Baron Rothschild, the 19th-century investment banker, suggested that investors should “buy when there’s blood in the streets – even if the blood is your own.” As I look at the small-cap portion of my portfolio, the red ink is deepest in the oil-services sector. Although the overall market has enjoyed a robust recovery in the past few weeks, this has not extended to the energy sector, especially the small-cap service companies. They continue to trade close to their recent low points.
Investors are correctly warned against averaging down on stocks that have fallen sharply and where the original buy thesis is no longer valid. My original thesis for buying these stocks is clearly now out the window, hit by a triple threat: failure to approve pipelines to transport Canadian oil to export markets, a price war between Russia and Saudi Arabia and, of course, the collapse in demand for fuel caused by the COVID-19 pandemic.
Even so, as a long-time value investor, I am irresistibly drawn to a group of stocks that trade as low as 7 per cent of book value, with market capitalizations as low as $2-million and with modest exposure to the Canadian oil sector. This is what I discovered as I updated the numbers for the eight portfolio holdings shown in the accompanying table. Four of them are contract drillers, while the other four are suppliers to the sector ranging from drilling motors to gauges used in mobile storage tanks. All of them trade below a dollar – cheaper than a lottery ticket.
To be realistic, the first quarter included only one month of the COVID pandemic for six of them (Bri-Chem Corp. and Cathedral Energy Services Ltd. have yet to report), so the pain has only just begun for these companies, but the market has already delivered a verdict; as measured by the price-to-book value ratio, investors think that the net assets on the balance sheet are worth as little as 7 cents on the dollar. This is in spite of the fact that Akita Drilling Ltd. already took a $60-million impairment charge in the quarter, while Ensign Energy Services Inc., McCoy Global Inc. and Precision Drilling Corp. reviewed their asset values and determined that no impairment charge was necessary. It is certain that writedowns will occur as the year progresses, but the market has already factored in a large margin of error.
The ability of a company to survive the coming months will often be decided by the strength of the balance sheet and the forbearance of creditors. The financial leverage column in the table shows the ratio of total assets divided by common shareholder equity, so a lower number is stronger. Bri-Chem has the highest financial leverage, at 2.78, and has a “going concern” qualification in the financial statements, so the $2-million market cap comes as no surprise. The other more-leveraged companies, Ensign and Precision, also have larger market capitalizations. They are not too big to fail, but lenders may be inclined to cut them a little slack because of the damage they could do to the lenders’ loan book. Titan Logix Corp. has remarkably low financial leverage, although it unfortunately made a $4-million loan to Bri-Chem. If this defaults, the ratio would increase to 1.09.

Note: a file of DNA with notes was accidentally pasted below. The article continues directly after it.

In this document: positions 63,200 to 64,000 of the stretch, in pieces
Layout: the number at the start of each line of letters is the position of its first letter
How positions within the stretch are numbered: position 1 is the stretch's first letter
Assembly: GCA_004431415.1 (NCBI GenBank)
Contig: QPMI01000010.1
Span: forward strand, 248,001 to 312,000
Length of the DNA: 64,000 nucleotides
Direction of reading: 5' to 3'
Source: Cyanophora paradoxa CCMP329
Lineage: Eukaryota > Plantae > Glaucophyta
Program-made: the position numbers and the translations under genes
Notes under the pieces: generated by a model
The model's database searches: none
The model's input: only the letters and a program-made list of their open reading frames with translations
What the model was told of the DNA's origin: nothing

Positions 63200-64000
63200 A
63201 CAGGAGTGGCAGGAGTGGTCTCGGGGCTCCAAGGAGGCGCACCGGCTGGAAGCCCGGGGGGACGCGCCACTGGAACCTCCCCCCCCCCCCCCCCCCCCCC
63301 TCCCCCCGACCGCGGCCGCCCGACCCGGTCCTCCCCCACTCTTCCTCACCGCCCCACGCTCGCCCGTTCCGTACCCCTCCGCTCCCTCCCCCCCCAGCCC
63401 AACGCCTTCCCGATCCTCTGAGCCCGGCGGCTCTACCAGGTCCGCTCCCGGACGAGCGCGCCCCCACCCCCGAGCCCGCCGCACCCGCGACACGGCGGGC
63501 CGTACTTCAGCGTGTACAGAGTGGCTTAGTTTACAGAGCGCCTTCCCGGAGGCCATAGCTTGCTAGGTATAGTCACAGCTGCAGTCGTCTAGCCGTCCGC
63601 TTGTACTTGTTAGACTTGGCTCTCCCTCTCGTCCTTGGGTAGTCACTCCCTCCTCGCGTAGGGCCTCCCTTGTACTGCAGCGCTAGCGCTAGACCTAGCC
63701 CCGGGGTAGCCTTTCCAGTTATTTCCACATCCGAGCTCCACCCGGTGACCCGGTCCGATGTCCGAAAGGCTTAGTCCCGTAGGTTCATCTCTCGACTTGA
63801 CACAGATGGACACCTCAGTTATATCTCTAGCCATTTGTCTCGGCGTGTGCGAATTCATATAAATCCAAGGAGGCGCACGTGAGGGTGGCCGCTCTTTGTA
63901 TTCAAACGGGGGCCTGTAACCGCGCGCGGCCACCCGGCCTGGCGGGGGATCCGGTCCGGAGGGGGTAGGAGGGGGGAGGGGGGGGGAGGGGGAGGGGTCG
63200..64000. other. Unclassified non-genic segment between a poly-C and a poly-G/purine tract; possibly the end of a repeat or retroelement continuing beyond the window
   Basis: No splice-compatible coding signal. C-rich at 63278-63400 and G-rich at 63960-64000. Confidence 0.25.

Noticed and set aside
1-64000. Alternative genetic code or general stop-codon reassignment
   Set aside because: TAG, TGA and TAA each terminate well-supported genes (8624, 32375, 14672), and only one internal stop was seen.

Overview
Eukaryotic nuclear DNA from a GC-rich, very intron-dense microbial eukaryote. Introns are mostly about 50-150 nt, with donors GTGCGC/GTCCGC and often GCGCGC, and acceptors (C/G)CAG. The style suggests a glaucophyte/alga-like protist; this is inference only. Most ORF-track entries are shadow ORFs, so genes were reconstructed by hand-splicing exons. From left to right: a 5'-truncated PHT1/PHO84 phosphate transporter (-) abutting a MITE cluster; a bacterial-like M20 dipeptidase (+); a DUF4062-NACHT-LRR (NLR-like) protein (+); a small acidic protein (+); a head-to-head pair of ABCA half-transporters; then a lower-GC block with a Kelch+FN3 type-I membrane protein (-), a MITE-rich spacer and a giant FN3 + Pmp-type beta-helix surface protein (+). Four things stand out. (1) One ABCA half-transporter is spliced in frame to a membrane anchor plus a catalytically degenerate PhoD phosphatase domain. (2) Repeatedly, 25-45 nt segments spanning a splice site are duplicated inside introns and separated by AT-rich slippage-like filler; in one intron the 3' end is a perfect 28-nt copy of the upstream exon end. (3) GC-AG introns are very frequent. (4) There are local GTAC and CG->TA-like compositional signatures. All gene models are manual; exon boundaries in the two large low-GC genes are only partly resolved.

Based on the market capitalization, any of these companies, except for Ensign and Precision Drilling, could be acquired for pocket change by a larger player in the industry. They could merge with comparable companies. Or they could go out of business.
Perhaps the greatest surprise of the update was the discovery that these companies may be Alberta-based, but their exposure to the Canadian oil patch is, in most cases, quite modest. In fact, all but one of them derive less than 50 per cent of their revenue from Canada, so their future is not entirely dependent on domestic prices and policies. This may not be a permanent advantage as the U.S. shale oil industry is in grim shape, but international diversification is usually a positive.
At this point, a prudent investor would embark on additional research to sort out the winners and losers, cull the herd and focus on the presumed survivors. In this case, I suspect that additional research would be redundant. We are dealing here with unknown unknowns ranging from the price of oil to the patience of creditors and the duration of the pandemic-related disruptions.
So, I am going to ignore the advice of sensible and cautious people and invest a small amount of portfolio cash to a cross-section of all eight stocks on days when the market is gloomy. Some of them will file for creditor protection under the Companies’ Creditors Arrangement Act and I will lose all of the investment, while others may increase their value 10 times over. It is impossible to know who will be the winners, so this is why I think of them as lottery tickets. One big difference, though, is that my losers will be tax write-offs, so I share my losses with the government. Unlike a losing lottery ticket.
I am not endorsing any of the stocks in my sad grouping, but if you have a collection of dead companies walking in a corner of your portfolio, I suggest you create a similar spreadsheet. Then, invest the money normally devoted to lottery tickets in the entire group. A few years from now, you will be boasting about the 10-baggers and mentally erase the losers.
Robert Tattersall, CFA, is co-founder of the Saxon family of mutual funds and the retired chief investment officer of Mackenzie Investments.
Be smart with your money. Get the latest investing insights delivered right to your inbox three times a week, with the Globe Investor newsletter. Sign up today.